Recently, the Defence Institute of High Altitude Research — a Defence Research and Development Organisation(DRDO) laboratory — inked an agreement with Patanjali Ayurveda Limited for a non-exclusive license through transfer of technology on nutritional products.

The agreement was signed under the DRDO – FICCI Accelerated Technology Assessment & Commercialisation programme which “aims to create a commercial pathway to deliver technologies developed by DRDO for appropriate commercial markets for use in civilian products and services.” Previous deals under the programme have been with business houses like Dabur Ltd, Gujarat Fluorochemicals Ltd, Bhilai Engineering Corporation to name a few.

The effective implementation of OROP

by Mukul Asher and Azad Singh Bali 
September 19, 2015 

To effectively implement OROP, the MoD needs to depart from its current practices.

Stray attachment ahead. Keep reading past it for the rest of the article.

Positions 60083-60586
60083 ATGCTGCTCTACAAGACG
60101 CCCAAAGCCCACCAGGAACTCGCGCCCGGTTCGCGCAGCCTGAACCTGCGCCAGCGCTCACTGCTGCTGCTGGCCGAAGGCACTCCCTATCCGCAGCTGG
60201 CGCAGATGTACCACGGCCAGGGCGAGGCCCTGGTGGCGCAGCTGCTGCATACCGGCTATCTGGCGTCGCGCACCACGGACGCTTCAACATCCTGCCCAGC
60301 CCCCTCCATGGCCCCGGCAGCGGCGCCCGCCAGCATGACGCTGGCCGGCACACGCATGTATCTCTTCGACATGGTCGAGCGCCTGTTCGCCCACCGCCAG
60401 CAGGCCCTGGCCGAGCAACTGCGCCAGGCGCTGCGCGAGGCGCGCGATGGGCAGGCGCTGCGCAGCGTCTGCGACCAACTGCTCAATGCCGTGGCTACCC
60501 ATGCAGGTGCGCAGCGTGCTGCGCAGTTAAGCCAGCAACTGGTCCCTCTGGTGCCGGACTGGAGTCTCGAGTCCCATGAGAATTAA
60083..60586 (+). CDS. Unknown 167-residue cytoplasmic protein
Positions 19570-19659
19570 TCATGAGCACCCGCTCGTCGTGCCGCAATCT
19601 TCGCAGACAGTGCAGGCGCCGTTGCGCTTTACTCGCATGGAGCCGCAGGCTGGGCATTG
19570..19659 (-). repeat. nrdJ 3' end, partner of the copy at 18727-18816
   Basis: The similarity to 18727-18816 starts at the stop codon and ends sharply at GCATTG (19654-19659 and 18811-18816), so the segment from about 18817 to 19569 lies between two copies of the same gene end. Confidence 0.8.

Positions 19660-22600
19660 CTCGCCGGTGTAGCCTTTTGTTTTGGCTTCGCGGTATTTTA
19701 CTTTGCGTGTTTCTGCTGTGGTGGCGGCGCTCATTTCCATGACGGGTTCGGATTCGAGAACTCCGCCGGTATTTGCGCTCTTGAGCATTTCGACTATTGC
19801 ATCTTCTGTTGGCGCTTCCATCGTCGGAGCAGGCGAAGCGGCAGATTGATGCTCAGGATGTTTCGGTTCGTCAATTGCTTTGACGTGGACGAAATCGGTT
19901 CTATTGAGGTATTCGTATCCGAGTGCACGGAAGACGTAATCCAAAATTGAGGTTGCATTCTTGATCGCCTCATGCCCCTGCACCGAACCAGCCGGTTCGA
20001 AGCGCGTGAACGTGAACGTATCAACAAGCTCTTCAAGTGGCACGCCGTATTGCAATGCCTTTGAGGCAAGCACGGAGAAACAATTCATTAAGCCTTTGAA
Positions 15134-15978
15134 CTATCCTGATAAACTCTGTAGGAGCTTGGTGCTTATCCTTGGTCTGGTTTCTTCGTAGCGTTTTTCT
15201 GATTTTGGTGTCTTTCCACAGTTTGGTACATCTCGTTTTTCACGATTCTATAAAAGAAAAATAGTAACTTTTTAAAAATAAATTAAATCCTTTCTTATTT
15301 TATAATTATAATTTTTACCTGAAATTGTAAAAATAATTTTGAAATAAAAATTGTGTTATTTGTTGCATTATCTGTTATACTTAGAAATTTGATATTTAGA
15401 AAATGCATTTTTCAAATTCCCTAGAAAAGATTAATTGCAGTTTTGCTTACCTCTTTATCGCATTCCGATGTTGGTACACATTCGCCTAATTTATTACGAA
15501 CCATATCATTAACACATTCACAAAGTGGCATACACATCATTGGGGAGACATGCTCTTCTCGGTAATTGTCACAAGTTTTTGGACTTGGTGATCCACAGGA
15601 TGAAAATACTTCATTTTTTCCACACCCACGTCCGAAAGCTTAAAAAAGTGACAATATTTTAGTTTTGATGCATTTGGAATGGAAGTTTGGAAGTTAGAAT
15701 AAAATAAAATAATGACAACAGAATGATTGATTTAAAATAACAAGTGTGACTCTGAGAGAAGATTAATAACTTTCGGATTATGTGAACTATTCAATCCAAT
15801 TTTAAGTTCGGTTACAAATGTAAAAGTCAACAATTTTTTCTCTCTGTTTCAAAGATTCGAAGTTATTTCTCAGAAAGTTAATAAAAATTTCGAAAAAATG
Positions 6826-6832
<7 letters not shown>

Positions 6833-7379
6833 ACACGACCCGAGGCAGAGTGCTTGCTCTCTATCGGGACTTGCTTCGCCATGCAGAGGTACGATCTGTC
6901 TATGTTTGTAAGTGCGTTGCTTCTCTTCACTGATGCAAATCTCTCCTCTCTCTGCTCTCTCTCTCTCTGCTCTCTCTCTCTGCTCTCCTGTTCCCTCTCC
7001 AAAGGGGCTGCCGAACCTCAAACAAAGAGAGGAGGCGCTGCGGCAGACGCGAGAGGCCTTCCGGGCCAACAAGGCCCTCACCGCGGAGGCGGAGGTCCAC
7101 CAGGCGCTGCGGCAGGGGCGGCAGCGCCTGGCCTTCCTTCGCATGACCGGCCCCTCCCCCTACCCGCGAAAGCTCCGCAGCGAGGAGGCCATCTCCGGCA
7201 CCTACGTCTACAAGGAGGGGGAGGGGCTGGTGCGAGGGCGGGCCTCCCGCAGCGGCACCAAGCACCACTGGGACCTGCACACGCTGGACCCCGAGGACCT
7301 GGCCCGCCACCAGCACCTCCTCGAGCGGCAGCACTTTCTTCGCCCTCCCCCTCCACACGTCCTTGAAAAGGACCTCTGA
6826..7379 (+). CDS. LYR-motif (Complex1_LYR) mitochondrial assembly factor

The decision by the current government to implement One-Rank-One-Pension (OROP) for military personnel is a welcome move as it reduces the long-standing unfairness in pension arrangements between uniformed military personnel and employees of the Union Government. India is one of the few countries where military personnel have lower pension benefits relative to the civil service. While many design details of OROP are not yet fully clear, the OROP decision can only be effectively implemented and its fiscal implications managed if complementary reforms in three broad areas are sustained: Improving Professionalism In Administering OROP, Sustaining Economic Growth, and Creating Fiscal Space.

The first, Improving professionalism (i.e. the competence and quality of services provided) with which current military pensions programs are administered is an urgent necessity. Four specific initiatives in this regard are outlined.